The tale of Chemirocha
The Kipsigis people of Kericho – Bomet County, Rift Valley – Kenya.
Accustomed with the looks of tall, dark and slim. Their traditions run deep in their veins, even with the current urbanization, these people find ways to rekindle their past and inject a sense of belonging in their blood.
I hold the honor to be one of them, my origin trails back to the hills of Kericho County.
Our people, have always used performing arts in different ways, so as to achieve unity and understanding among themselves.
I visit, Kapkatet Village center, a place where every evening native congregate and tell of the day. We sit under a tree as tea pluckers line up to have their weighed and packed onto the County lorry.
Slowly an old lady hums a tune and everyone turns unto her. She quickly Ululates and the young ladies beside her to join in.
As the sun sets, a small bonfire is lit, and everyone participates in the singing and story telling.
Ladies from the far right hit a high note. Immediately the song changes, the men hum, a new wave on energy hits the small congregation, everyone suddenly feels patriotic. The song is indeed with a strong message, the song is “Chemirocha”
This song continuously reminds these people of their fight against the colonialist.
Chemirocha translated means, Jimmy Rodgers, the renowned country music artist. Back in the early 1900’s this song was performed to show of Kipsigis plight against the white man.
According to the legend, British missionaries came through the Kipsigis’ village during World War II. They played gramophone records of American country music for the tribe, and the villagers loved this performance.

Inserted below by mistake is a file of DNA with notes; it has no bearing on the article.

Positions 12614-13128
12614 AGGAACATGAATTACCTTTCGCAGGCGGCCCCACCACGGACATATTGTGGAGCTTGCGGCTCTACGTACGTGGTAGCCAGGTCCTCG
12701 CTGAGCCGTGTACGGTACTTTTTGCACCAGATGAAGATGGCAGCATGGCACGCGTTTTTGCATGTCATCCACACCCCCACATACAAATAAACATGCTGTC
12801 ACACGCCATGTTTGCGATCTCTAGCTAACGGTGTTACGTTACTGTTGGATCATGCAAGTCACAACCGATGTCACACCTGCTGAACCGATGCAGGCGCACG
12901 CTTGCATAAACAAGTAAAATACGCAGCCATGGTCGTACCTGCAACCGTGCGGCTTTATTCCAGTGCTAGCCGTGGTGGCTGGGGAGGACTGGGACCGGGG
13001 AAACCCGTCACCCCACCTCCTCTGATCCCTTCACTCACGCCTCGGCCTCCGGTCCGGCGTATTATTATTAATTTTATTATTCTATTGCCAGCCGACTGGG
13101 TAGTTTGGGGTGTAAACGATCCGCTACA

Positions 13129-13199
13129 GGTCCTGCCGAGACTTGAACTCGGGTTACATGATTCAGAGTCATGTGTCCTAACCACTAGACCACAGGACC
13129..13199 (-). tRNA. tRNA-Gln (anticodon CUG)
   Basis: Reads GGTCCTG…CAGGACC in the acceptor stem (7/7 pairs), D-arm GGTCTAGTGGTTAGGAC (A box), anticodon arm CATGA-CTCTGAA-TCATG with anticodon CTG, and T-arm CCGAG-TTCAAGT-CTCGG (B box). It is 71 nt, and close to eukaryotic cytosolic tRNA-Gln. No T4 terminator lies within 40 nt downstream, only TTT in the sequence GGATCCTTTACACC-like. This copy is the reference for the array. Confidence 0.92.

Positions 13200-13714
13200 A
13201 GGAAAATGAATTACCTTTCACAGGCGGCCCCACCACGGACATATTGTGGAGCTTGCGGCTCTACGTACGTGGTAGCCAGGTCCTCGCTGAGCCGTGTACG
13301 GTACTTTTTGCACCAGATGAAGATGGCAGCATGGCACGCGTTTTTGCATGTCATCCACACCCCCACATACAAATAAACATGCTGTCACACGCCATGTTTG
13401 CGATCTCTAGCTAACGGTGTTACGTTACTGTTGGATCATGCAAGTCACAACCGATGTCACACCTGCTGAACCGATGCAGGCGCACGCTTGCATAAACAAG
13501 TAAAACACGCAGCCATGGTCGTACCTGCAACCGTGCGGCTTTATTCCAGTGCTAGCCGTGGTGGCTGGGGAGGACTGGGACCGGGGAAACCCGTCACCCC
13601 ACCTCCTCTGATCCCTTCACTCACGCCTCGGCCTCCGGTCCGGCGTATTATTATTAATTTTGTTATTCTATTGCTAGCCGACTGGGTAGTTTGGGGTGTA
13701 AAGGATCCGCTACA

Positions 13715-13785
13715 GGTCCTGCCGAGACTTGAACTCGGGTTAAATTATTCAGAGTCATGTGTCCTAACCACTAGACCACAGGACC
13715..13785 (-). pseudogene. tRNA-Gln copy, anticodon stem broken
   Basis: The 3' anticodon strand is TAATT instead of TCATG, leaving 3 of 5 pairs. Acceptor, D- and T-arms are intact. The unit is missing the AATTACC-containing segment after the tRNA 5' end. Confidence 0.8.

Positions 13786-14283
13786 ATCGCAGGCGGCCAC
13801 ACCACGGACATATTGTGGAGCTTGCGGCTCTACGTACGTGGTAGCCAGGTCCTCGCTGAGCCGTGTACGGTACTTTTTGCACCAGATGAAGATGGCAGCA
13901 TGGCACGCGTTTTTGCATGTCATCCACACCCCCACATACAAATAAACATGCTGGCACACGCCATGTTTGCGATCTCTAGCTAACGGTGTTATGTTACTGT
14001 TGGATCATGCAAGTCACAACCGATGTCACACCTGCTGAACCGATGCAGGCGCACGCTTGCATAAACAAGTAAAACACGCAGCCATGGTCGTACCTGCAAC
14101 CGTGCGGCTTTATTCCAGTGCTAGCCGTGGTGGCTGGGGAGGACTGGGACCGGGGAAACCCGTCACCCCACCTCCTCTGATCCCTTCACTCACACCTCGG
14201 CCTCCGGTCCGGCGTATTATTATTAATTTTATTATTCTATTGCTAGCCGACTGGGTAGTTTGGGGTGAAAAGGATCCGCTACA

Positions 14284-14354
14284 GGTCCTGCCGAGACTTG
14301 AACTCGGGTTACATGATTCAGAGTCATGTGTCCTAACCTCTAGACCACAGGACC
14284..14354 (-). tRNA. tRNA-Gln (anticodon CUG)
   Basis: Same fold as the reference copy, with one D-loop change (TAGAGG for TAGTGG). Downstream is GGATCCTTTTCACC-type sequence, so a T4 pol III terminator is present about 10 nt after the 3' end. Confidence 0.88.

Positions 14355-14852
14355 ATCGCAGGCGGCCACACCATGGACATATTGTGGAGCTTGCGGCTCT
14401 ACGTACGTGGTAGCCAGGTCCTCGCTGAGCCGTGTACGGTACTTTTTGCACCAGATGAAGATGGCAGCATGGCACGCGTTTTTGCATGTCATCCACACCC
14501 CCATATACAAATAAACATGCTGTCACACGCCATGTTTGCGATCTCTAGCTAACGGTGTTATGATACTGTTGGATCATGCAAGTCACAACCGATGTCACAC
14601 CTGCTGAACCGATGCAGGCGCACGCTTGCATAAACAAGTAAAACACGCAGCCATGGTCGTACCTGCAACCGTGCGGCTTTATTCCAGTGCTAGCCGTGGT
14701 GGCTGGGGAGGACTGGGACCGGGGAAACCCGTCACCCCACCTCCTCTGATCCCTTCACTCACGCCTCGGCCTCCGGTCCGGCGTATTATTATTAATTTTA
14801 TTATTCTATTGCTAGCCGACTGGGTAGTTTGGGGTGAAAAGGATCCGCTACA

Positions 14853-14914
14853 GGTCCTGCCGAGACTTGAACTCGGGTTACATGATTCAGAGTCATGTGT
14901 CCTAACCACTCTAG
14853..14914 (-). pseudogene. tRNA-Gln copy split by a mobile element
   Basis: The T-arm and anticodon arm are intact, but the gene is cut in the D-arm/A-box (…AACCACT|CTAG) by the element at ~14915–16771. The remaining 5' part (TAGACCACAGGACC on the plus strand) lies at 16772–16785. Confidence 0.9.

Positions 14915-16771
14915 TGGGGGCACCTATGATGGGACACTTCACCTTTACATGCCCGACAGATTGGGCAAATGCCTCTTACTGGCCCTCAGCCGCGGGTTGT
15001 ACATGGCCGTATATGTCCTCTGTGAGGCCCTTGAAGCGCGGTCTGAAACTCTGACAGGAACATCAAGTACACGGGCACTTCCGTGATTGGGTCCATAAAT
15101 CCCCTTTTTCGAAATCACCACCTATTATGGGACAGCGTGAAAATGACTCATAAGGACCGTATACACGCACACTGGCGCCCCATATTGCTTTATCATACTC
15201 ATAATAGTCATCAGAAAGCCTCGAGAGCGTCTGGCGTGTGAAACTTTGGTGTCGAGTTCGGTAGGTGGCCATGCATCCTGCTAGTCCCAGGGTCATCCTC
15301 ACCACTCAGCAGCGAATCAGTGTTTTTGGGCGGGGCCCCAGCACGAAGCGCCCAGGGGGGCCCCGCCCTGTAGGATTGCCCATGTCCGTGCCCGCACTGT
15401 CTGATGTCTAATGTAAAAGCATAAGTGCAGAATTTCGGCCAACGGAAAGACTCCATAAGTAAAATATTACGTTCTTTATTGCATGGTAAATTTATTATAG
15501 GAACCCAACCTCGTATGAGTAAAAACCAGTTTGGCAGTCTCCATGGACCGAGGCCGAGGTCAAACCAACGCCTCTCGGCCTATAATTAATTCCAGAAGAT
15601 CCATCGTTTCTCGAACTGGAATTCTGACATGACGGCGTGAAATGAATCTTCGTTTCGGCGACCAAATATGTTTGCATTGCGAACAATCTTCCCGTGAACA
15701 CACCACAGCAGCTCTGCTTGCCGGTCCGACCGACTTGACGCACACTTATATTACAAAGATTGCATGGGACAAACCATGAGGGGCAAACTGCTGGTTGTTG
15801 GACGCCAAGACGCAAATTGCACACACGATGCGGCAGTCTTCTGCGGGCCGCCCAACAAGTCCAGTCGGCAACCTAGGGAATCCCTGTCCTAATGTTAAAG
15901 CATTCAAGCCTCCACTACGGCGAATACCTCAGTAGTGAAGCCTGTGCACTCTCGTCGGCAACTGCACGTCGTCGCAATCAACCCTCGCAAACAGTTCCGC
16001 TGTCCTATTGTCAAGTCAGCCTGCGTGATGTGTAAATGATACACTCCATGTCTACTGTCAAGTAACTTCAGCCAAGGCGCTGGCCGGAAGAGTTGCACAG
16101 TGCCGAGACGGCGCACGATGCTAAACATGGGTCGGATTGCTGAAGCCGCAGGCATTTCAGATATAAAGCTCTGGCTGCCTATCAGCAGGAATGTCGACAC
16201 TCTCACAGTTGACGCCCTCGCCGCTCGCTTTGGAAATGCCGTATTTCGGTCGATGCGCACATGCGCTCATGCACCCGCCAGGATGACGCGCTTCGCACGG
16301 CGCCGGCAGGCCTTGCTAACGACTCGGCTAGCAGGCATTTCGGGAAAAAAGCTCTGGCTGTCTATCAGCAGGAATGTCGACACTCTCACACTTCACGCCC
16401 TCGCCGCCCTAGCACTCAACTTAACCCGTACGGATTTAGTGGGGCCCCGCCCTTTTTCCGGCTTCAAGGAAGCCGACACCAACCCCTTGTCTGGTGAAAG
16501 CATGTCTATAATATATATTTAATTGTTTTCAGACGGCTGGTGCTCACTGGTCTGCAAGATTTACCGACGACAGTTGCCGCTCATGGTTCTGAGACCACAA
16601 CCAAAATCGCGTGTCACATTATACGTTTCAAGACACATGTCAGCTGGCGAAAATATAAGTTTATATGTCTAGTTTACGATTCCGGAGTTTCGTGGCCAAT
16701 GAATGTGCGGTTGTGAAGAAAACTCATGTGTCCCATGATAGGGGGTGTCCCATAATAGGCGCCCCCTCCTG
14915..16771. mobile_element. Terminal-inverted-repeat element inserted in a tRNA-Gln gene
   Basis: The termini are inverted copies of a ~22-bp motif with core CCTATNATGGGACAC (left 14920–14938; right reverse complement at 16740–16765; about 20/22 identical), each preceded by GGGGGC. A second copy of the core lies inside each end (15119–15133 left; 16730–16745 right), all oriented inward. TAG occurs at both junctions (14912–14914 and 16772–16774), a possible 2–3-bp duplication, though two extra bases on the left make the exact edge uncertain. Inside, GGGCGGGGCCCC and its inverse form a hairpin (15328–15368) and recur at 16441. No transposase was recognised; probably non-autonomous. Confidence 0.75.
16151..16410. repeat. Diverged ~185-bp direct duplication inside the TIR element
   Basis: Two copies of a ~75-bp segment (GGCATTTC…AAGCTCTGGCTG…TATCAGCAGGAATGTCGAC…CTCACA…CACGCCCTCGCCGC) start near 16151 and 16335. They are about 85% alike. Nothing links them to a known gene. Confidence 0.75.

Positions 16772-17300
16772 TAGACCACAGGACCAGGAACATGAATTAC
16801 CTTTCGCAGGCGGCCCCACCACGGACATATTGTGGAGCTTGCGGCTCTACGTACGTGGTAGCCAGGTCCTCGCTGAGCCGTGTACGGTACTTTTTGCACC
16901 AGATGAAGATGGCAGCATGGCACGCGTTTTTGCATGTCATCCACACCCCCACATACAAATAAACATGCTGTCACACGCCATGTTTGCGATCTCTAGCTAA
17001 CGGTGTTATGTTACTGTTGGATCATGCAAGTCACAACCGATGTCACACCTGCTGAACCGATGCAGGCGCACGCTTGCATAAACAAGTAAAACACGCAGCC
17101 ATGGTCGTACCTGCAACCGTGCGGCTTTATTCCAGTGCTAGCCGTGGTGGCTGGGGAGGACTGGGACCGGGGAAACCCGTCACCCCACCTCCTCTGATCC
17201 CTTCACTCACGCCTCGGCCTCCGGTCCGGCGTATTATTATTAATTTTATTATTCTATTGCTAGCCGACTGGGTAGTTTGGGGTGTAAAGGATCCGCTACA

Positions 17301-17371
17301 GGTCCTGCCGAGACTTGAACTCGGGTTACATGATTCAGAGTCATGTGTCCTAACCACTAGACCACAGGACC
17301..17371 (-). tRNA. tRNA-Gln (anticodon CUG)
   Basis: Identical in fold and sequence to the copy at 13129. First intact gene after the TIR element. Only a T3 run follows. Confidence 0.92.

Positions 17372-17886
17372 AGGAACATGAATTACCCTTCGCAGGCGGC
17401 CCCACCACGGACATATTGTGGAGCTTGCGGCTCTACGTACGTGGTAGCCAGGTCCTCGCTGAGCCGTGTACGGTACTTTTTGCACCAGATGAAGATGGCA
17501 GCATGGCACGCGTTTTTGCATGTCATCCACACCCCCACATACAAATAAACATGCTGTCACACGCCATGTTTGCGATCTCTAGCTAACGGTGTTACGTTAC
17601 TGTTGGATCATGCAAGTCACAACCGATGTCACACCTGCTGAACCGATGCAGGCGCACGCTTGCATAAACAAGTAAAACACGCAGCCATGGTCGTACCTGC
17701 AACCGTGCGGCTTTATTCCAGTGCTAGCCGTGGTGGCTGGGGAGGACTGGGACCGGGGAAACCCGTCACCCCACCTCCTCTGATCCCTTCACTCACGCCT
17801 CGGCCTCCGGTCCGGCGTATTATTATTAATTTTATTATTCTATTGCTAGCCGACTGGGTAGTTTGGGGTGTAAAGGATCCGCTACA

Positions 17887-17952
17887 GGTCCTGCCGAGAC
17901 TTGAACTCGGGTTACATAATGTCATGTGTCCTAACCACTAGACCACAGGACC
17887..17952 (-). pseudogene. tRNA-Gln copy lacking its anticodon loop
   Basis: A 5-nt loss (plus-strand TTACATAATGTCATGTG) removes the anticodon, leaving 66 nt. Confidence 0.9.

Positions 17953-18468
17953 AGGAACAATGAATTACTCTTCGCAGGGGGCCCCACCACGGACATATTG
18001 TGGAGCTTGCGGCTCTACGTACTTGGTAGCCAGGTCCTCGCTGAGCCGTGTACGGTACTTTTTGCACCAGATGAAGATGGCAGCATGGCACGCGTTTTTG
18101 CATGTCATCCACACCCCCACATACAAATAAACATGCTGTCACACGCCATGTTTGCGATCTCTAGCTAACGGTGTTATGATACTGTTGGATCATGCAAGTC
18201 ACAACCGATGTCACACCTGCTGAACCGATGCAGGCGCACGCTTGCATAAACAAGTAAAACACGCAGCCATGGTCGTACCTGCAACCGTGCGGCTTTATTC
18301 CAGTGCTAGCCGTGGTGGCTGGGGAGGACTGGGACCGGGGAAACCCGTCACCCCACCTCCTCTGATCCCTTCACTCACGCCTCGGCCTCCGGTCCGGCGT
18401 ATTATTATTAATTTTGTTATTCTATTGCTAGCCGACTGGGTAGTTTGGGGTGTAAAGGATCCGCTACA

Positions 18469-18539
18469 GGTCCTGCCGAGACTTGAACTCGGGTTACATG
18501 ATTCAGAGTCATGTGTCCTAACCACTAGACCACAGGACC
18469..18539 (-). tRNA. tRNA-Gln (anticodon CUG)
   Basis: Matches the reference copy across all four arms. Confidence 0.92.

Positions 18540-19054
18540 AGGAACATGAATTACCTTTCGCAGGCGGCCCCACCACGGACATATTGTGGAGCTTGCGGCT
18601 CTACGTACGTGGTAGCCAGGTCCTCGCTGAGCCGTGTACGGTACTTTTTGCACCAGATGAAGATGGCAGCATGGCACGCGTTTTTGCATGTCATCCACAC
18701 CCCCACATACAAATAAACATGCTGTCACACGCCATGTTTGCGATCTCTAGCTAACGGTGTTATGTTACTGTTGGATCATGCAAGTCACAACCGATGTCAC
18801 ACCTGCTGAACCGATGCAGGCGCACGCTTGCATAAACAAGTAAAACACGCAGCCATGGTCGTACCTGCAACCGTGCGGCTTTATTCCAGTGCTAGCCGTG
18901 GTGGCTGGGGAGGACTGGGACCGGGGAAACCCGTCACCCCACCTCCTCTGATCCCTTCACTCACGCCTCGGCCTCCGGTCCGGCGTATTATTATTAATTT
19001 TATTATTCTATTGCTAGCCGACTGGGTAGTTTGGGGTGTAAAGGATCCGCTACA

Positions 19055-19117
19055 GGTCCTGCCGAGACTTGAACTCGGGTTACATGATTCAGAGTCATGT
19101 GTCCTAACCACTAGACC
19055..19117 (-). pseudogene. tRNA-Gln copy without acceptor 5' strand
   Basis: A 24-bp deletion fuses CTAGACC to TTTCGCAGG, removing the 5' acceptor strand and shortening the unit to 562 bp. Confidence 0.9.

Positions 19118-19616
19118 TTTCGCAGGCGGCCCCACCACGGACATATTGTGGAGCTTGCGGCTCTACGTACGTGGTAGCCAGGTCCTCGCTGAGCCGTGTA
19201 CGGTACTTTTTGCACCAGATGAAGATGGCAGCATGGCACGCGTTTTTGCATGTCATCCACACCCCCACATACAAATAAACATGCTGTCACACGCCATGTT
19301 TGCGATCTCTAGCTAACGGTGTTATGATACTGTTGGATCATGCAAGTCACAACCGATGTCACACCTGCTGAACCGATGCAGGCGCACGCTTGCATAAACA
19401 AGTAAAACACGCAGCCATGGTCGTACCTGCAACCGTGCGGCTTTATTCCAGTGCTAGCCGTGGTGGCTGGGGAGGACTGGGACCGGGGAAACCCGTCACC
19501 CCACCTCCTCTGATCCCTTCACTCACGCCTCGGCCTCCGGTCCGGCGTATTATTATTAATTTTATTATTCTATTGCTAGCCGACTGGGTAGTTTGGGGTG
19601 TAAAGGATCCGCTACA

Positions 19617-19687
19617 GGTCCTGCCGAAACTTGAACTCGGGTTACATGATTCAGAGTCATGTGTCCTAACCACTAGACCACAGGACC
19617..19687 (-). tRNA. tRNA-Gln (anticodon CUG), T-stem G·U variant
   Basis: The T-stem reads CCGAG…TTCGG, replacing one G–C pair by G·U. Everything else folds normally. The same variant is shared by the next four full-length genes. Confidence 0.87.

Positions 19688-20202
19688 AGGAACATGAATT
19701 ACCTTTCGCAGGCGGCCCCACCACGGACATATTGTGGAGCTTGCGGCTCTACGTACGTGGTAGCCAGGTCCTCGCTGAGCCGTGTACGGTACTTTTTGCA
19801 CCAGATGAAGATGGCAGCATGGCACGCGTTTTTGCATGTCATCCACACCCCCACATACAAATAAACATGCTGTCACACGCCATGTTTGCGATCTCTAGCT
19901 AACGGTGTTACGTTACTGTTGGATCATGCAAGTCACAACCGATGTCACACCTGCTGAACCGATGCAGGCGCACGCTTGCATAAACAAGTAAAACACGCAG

However, listening to this song, a lyric reads “Tiondo Keperper chito keperper” which means, half beast half man. Josiah Arapsang, an elder in the community, who also served as the chairman to the council of elders. He describes the colonial days, when missionaries preached about literally eating the body and blood of Christ — and how, during World War II, the Kipsigis were rounded up to give blood for wounded soldiers.
“They will just collect you, put you into a vehicle, rush you to the hospital. They remove blood just to assist the people who were in the military,” Arapsang explains. “So they say ‘Aha, these people — they are man-eaters.'”
However, this song still builds a feeling of belonging. The Kipsigis, dressed in metal bangles around their hands, beads around their necks and cloth in animal skin. This performance usually accompanied by a matching shaking of the heads as the men stamp the ground with their legs. Upon the chorus, the men jump uniformly as they hum. For The ladies, their voices are high-pitched, dancing around the same notes like a chant, and they sing over the strums of a stringed instrument called a kibugandet.
Such nights are usually accompanied by roasted meat and fermented milk called “Mursik” This, brings together the Kipsigis people.
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